After Six offers a jazz clinic for pianists who want to cross the Rubicon and play jazz. The clinic teaches three elements: Theory, Harmony, and Improvisation. We call it “performance jazz.” After Six offers the opportunity to “sit in” with our trio from time to time to exhibit your jazz “chops.”
Theory: Think first, play later. Unlike classical music, with jazz it is essential to understand music theory. Classical music flows and changes keys without the player needing to understand anything other than playing the notes well and keeping proper time. With jazz the notes are a suggestion. Our jazz clinic focuses on the Great American Songbook. Each tune has its own structure. Jazz tunes often are in an A-A-B-A format. Each has its own key, but usually changes key within the tune. The B section, known as the “bridge”, is usually in a different key or keys. s.
Harmony: jazz melody is supported by chords, which are the harmonic elements of each tune. There are 12 major and 12 minor keys. Jazz players need to be able to play in all twelve major and minor keys. The notes within each chord can be moved around and added to. This iscalled chord “voicings.” It’s about the ways the notes are arranged and chord complexity.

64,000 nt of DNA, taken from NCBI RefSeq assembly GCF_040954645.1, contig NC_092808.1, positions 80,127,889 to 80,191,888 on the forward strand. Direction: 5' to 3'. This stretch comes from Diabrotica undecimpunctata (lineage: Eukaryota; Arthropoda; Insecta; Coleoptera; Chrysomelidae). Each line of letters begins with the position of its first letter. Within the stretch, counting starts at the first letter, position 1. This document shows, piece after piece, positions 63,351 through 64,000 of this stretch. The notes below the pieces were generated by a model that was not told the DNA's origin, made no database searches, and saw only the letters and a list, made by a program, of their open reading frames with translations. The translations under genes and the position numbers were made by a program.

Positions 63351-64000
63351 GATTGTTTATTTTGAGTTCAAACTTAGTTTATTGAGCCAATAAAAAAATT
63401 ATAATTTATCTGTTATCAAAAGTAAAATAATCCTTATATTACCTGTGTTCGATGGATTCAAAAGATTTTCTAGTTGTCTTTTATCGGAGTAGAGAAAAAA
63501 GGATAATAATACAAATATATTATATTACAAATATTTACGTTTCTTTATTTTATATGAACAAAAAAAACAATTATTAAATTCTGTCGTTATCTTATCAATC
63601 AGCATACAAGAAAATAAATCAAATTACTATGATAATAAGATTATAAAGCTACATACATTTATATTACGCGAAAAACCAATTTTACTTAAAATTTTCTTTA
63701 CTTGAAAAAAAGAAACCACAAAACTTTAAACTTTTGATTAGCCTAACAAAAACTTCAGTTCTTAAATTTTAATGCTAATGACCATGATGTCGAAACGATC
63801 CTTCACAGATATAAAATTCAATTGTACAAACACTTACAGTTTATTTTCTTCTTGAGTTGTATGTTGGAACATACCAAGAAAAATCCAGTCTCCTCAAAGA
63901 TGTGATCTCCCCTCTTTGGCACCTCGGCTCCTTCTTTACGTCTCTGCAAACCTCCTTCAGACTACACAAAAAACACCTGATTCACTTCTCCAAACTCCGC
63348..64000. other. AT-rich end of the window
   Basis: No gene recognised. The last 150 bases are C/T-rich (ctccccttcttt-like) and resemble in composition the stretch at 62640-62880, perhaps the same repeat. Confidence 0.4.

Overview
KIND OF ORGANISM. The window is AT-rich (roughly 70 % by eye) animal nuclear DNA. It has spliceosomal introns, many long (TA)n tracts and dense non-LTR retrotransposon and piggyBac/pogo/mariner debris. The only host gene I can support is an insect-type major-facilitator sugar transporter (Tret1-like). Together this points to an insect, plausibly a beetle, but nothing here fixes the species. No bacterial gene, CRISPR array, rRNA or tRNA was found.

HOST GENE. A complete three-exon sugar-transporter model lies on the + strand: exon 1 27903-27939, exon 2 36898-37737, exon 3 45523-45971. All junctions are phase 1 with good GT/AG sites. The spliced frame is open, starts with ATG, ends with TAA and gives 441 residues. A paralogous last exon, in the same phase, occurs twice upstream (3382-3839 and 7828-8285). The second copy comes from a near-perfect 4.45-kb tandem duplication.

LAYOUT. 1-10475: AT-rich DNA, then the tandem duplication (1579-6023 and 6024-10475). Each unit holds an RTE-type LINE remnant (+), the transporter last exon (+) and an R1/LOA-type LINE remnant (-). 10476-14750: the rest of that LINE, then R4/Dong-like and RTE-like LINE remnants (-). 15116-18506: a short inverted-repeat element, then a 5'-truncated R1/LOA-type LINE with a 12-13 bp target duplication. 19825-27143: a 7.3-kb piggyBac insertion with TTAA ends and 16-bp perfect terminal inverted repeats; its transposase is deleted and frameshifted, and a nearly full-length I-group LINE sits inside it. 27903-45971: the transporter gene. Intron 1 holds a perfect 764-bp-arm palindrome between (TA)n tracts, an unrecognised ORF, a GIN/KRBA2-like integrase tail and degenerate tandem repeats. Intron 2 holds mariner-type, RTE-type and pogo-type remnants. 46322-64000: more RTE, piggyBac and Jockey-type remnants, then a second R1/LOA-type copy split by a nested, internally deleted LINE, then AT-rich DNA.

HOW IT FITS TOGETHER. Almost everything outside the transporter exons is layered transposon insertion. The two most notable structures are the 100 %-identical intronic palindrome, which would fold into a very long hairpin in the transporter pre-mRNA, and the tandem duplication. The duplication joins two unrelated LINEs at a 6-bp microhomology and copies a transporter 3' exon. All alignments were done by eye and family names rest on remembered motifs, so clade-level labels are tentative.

Improvisation: Improvisation requires knowing many different scales. Each key has its own key signature, which means how many sharps or flats. The options are dizzying: major and minor scales, blues scales, diminished scales, pentatonic scales, be-bop scales, whole tone scales.
Rhythm: Rhythm is learned by listening and dancing. The clinic features frequent on-line communications featuring examples of jazz tunes and renditions that illustrate the jazz canon: composers, artists, genre. The idea is to listen and interpret, play it your way, and have fun.
Musical composers and artists include George Gershwin, Duke Ellington, Henry Mancini, Neal Hefti, Carole King, Chuck Berry, Ray Charles, Tadd Dameron, Hoagy Carmichael, Oscar Peterson, Andre Previn, Johnny Mercer, Jimmy Van Heusen, Thelonious Monk, Ella Fitzgerald, Fats Waller, Bill Evans, Marian McPartland.
Teaching sources include John Mehegan’s Jazz Improvisation, Mark Levine’s The Jazz Theory Book and The Jazz Piano Book, Gene Confer’s Interpretations, Richie Beirach’s Teaching Notes.
Contact us at firstname.lastname@example.org to join the Jazz Clinic.
After Six combines the musical talents of some of the finest jazz musicians in the Northwest. After Six as been entertaining the region with the music of Ellington, Gershwin, Arlen, Mercer, Rogers, Hefti and many other jazz and blues luminaries for 25 years. Our band members exhibit extraordinary improvisational musicianship at both public and private venues.